Yet Freud remained suspicious of the US and never returned. What’s surprising about contemporary psychoanalysis is the minor role afforded to infantile sexuality. Open up the pages of a contemporary journal and one will find that attachment theory now reigns supreme as the primary theory of human development. Early infant attachment studies populate these journals and now serve as the guide to inform contemporary psychoanalytic treatment. Modern psychoanalysis’ goal is for the patient to install the analyst as a “new object”, which will help to heal the patient’s chaotic and ruptured internal world. Interestingly, although most contemporary psychoanalysts still see a place for aggression as a primary motivational system, sexuality has now been superseded by the need for human connection and attachment.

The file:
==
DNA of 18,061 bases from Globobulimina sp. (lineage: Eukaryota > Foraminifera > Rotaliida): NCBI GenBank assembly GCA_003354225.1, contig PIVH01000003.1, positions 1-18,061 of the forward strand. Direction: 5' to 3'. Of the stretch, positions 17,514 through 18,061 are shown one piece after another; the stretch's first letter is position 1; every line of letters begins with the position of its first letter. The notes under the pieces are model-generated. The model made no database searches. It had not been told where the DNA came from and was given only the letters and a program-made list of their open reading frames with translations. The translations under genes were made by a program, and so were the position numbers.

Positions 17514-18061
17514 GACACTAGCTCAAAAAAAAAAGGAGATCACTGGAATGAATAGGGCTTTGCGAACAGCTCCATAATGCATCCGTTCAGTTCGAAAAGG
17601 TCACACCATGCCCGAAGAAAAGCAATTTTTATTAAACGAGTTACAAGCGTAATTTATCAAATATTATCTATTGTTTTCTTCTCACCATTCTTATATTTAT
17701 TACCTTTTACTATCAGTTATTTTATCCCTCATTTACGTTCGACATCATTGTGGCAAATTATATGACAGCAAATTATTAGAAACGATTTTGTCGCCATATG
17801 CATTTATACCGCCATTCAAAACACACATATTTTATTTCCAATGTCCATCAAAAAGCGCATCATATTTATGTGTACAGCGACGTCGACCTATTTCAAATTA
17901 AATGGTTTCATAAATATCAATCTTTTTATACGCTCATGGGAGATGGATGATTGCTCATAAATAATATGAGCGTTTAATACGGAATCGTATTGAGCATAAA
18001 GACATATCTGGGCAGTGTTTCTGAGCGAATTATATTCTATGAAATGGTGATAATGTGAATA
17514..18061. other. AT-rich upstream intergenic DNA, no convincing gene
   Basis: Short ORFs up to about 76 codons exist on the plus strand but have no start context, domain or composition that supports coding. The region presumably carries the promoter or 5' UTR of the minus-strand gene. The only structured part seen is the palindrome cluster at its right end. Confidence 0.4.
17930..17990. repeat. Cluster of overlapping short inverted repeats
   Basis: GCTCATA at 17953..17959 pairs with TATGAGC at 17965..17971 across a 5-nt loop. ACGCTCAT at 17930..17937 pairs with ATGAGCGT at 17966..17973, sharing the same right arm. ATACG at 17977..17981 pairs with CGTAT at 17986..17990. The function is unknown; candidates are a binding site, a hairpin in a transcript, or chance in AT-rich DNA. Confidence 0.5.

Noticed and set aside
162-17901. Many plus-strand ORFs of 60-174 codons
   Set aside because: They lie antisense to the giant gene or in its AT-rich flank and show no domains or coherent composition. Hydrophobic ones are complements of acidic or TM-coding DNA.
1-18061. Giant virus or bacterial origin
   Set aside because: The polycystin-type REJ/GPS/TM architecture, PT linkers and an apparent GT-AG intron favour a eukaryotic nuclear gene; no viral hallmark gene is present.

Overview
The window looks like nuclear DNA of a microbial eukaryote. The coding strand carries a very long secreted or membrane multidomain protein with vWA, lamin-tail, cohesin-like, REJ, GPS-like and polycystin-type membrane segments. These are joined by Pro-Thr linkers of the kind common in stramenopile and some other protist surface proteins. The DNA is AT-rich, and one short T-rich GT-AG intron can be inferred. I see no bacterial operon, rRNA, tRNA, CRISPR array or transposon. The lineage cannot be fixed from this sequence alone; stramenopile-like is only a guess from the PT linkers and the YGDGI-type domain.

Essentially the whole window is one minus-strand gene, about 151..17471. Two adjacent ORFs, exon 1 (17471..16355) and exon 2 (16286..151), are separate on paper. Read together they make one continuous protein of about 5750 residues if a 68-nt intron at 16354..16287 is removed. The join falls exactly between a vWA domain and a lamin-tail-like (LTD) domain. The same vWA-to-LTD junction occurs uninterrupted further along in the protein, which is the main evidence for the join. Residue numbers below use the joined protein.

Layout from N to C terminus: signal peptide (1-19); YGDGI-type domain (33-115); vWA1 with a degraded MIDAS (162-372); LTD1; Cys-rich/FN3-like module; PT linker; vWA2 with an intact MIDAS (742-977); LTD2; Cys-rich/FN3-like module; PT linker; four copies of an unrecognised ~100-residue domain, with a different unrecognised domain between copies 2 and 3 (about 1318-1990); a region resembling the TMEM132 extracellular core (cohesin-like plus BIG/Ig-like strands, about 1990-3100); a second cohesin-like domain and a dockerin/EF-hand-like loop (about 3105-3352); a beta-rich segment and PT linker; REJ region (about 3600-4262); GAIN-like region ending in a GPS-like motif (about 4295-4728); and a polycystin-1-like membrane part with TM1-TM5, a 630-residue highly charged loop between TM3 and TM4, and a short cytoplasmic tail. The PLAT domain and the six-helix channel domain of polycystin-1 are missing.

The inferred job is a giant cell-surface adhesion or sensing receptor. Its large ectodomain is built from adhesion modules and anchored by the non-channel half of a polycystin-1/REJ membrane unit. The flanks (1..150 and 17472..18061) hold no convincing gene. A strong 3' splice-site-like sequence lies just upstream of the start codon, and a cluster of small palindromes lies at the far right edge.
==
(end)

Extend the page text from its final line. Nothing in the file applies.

So what is going on here exactly? The basic conclusion I made from reading Sullivan’s biography and from my knowledge of contemporary psychoanalysis is that America’s puritanical legacy continues to blind us to the foundational role that sexuality plays in the life of human beings from birth to death. It is arguable that psychoanalysis was quickly sanitized of its dirtier, sexual parts to make it more palatable for its American audience. One of my past psychoanalytic supervisors pointed out that the current generation of psychotherapists is more repressed than the baby boomers are when it comes to discussing sexuality with patients. This became apparent to me when I attended a recent lecture on erotic transference. The speaker (whose leanings were in the relational school of psychoanalysis) spoke about how patients often eroticize the transference to avoid their needs for dependency and nurturance. According to her, the sexualization of the relationship serves a defensive function to hide these more primal attachment needs. During the discussion section, I raised the following question: “Is it possible that the patient who develops a dependent attachment on the therapist might be avoiding their repressed sexual wishes that remain hidden underneath the dependent, nonsexual transference?” Her response was dismissive.